Winner of the Boston Globe/Horn Book Award for Illustration, and a New York Times Best Illustrated Children's Book of the Year.
In another picture book retelling of a Japanese folktale, Paterson ( The Tongue-Cut Sparrow ) recounts the story of Shozo, a one-eyed Samurai unjustly forced to be a servant, and Yasuko, a kitchen maid. They befriend a mandarin duck who pines for his mate while kept in captivity by a fearsome lord. When Yasuko releases the duck, both servants are sentenced to death, but they are subsequently saved by two mysterious imperial messengers who care for them throughout the night and disappear, leaving in their place the two mandarin ducks. Yasuko and Shozo live happily from that time on because ``as they had learned years before, trouble can always be borne when it is shared.'' Paterson's story is rich with magic, compassion and love. The Dillons' elegantly detailed watercolor and pastel drawings, in the style of 18th-century Japanese woodcuts, are exquisite. Ages 5-8. (Sept.)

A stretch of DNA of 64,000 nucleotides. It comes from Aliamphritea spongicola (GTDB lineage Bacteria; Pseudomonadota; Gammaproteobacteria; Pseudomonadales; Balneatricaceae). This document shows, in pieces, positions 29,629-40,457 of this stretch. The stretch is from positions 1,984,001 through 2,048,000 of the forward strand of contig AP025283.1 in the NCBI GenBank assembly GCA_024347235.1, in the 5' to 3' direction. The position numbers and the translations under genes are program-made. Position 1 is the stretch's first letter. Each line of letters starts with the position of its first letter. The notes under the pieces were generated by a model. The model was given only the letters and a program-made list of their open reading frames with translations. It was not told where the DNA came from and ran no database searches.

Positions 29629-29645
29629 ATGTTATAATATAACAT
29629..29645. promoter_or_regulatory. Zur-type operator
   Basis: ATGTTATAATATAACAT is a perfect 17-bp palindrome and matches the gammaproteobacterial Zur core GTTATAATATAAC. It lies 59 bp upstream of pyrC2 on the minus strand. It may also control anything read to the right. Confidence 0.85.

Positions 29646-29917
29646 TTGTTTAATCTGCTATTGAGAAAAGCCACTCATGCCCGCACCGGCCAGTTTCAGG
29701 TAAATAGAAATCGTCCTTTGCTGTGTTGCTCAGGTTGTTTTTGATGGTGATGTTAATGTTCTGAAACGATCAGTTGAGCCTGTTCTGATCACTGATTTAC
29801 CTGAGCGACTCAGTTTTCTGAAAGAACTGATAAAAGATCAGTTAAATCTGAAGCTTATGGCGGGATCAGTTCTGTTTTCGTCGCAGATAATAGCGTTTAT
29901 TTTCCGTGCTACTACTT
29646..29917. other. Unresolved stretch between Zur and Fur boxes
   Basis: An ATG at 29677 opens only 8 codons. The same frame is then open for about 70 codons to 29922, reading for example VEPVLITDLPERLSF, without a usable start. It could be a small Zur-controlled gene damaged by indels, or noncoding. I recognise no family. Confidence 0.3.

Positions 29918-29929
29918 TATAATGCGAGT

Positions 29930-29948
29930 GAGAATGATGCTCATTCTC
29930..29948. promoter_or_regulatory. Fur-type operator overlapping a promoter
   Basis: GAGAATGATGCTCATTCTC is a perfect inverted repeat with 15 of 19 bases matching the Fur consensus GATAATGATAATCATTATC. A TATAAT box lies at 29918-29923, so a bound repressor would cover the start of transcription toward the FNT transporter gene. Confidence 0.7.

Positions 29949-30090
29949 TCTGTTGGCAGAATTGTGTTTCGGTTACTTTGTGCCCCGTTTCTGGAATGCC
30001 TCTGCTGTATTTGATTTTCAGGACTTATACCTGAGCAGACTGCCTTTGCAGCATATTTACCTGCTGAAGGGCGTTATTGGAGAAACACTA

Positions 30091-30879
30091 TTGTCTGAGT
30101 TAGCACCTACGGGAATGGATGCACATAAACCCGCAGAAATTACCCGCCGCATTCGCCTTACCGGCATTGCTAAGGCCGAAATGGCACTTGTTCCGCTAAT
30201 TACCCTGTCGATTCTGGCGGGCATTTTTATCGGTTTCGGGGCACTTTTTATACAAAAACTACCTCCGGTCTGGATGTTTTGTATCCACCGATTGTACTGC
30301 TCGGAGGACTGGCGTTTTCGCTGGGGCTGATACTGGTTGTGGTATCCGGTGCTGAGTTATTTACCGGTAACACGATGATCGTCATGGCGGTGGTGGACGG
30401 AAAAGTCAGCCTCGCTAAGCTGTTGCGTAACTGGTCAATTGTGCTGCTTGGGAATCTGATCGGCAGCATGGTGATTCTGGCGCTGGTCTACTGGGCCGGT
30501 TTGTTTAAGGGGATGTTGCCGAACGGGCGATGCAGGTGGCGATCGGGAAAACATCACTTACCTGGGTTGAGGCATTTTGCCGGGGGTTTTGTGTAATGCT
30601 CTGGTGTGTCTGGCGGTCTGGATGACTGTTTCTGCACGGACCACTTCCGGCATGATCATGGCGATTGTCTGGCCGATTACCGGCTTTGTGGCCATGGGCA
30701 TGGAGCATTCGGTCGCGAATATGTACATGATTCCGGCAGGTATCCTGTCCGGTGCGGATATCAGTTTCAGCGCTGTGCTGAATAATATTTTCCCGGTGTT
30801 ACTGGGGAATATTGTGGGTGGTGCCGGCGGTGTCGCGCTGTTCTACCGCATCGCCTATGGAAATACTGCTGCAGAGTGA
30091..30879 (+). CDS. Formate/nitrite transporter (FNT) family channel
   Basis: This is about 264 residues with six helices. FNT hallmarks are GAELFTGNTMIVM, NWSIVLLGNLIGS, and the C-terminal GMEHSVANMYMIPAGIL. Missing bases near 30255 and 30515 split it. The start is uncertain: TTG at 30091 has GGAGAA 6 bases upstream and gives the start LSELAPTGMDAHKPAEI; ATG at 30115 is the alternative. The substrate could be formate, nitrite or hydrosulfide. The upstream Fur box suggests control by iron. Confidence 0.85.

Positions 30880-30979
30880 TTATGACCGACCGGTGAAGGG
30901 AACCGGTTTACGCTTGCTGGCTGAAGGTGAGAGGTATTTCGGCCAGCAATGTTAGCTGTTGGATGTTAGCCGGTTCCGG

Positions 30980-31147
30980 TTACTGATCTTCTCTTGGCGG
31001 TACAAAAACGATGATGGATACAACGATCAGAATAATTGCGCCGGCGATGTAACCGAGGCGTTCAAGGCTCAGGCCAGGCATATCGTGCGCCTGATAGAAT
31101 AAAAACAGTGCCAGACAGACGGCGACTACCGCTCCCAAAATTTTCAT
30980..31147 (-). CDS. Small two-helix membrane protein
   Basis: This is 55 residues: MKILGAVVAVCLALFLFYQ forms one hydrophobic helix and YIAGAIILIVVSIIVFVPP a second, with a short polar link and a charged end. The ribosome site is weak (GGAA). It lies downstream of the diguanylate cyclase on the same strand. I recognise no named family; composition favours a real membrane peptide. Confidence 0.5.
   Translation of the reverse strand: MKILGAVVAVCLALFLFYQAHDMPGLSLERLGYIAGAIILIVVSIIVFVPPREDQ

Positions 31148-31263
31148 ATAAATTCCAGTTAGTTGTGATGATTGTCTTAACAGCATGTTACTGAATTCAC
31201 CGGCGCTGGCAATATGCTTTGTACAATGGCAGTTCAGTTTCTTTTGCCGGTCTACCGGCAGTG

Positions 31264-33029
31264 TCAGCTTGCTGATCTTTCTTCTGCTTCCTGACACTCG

Copyright 1990 Publisher’s Weekly, LLC Used with permission.
In mellow, grayed hues and crisp black, each double spread appears in two borderless panels that allow the eye to make them one without catching in the gutter; the blocks of text are expertly incorporated in the handsome design. An outstanding contribution.
The book contains some of the Dillons' most splendid work.